I’m not trying to be a jerk or anything, but so many of the soundbytes I read ranged from the silly and obvious (“First thing to do in social media : do something you like”) to the completely insane (“Instead of collecting recipes, try opening a restaurant… just do it”). Obviously a lot of people got something out of the seminar because there are hundreds of tweets about it, so hooray for that and hooray for them.
But when I see things like “Social media humanizes the web. People do business with people!” and then I watch the echo chamber that is these marketers who are clogging up the tubes with this worthless pablum talking at other marketers who also are clogging up the tubes with the same pablum, I want to punch Social Media in the mouth and tell it to come correct or I am going to quit it. Can we give marketers their own private internet so they can talk to one another about marketing and how awesome it is to talk about marketing away from the rest of us?!
Here is what terrifies me: These people, these SELF-MADE SOCIAL MEDIA GURUS, are being looked to in some circles as tastemakers, as the people who have Something Important to Say about the future of publishing. And that is absolute and complete insanity. I’m sure Chris Brogan is a nice dude, and I bet he’s sharp as a tack (he’s made a career out of telling people things about the internet they likely already know), but for him to utter ANYTHING about the direction print media need to go in order to “make it” makes my blood absolutely boil.
Someone tweeted that Brogan said, “For paper media: Circulation is out. New model is content integration.” I’m sure that’s paraphrased.
But what the crap does it mean? No, really. What does that mean? Why would content integration need to exist independently of circulation? Is he using “circulation” to mean what it means in the news business?
Here’s a fun fact for those of you who don’t generally give two shits about newspapers but who like to pontificate about what newspapers need to do to “survive”:
People are content-hungry these days. People are consuming more information than they ever have before. People are reading the news that papers put out, and newspapers are struggling to keep up with the demand for relevant information while having their staffs gutted by short-sighted corporate overlords who refuse to look at anything other than the bottom line.
People are reading news on news websites. Yes. And people are discovering news via social media outlets. Yes. But newspapers aren’t making substantial operating money off of the web yet. They are making operational money — STILL — off of their print run. Specifically, the ads in the print run. Sure, it’s not boatloads of cash like those golden olden days, thanks in part to this tanked economy in which historically reliable major advertisers are being tight with the purse strings, but it’s enough to run an organization and put the paper out every day. Web ads do not bring in enough money to run an organization (unless you’re the L.A. Times, which is the only major newsroom I know of that claims its payroll is supported by the website). They just don’t. I don’t know why. Maybe it’s the ad pricing model, maybe it’s the community being slow to want to advertise on the web, maybe Google really has fucked us, maybe we are not thinking outside the really annoying web ad box, maybe it’s a hex placed upon the future by the first person to ever witness a Blue Screen of Death. I don’t know.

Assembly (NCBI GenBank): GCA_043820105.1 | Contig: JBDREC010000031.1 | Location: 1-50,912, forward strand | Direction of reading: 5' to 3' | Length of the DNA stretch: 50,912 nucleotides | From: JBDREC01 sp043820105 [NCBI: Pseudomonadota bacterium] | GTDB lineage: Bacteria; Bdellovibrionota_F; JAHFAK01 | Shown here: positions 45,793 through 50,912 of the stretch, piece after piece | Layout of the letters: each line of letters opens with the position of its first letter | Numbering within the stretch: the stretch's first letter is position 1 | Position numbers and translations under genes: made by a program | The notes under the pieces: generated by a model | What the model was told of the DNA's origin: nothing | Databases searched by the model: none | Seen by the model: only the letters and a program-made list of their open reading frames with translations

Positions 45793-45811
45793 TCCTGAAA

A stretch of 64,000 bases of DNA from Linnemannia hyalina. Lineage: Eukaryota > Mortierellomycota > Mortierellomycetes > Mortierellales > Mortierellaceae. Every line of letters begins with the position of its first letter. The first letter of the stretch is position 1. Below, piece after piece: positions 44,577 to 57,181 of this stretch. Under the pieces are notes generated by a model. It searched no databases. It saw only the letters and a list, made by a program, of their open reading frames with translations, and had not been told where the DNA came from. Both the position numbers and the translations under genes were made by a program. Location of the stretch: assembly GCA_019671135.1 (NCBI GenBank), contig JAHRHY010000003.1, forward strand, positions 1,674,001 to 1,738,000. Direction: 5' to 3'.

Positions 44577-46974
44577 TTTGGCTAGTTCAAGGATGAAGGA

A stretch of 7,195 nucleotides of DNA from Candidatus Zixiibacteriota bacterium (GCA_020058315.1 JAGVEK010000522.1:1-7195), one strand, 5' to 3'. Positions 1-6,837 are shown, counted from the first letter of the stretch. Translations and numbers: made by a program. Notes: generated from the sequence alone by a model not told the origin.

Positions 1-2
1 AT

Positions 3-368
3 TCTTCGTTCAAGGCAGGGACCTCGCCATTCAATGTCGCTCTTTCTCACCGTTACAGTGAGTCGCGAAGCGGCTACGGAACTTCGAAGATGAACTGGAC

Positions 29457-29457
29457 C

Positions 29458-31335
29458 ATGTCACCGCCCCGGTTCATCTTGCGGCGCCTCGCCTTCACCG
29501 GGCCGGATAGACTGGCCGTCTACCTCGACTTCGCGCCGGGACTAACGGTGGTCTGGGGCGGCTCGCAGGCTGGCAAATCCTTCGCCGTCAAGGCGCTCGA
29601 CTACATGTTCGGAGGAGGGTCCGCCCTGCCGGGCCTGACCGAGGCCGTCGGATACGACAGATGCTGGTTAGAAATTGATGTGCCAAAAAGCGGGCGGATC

But people want content. They are desperate for content. And we are fighting with all our might to give it to them, but the goal posts keep moving based on the whims of these random social media daydreamers.
If we keep monkeying with the way we treat content (blurring lines between advertising and news, cutting newshole way down, burying important yet unsexy stories, etc.) because we think the content is responsible for the lack of money made in our industry, we are dooming ourselves. I am not saying that the way we do content is perfect or doesn’t need work. I am saying that it’s possible — nay, likely — that in a better economy (that didn’t also hit at the same time as a total paradigm shift in information transmission), we would not appear to be in the throes of death. Because people would be advertising as robustly as ever, people would have extra cash to spend on internet experimentation, our space wouldn’t be shrinking and therefore making it look like we don’t have things to put into the paper, etc. etc. etc.
Looking to social media and its cheerleaders to make up for and fix what we have lost AND take us forward to a better place? Absolute madness. And, mind you, this is coming from a person who is all over the social web and has actively campaigned for greater newsroom attention to and interaction with the useful parts of social media. But let’s keep some perspective and not treat social media or its mavens as the publishing panacea, okay?
Oh, hell. Don’t listen to me (you weren’t anyway, I know). I am a dinosaur and I don’t know how to fix anything. If I did, I would have already fixed it and saved myself and my co-workers years of turmoil. And I’d finally have that goddamned intern I am always talking about.
What I DO know that it is absolutely criminal to be parroting some nonsensical wonkspeak about how the circulation model is out. That is not the reality of the situation in this moment and it smacks of intense ignorance to even float that idea. It’s not even radical; it’s just stupid.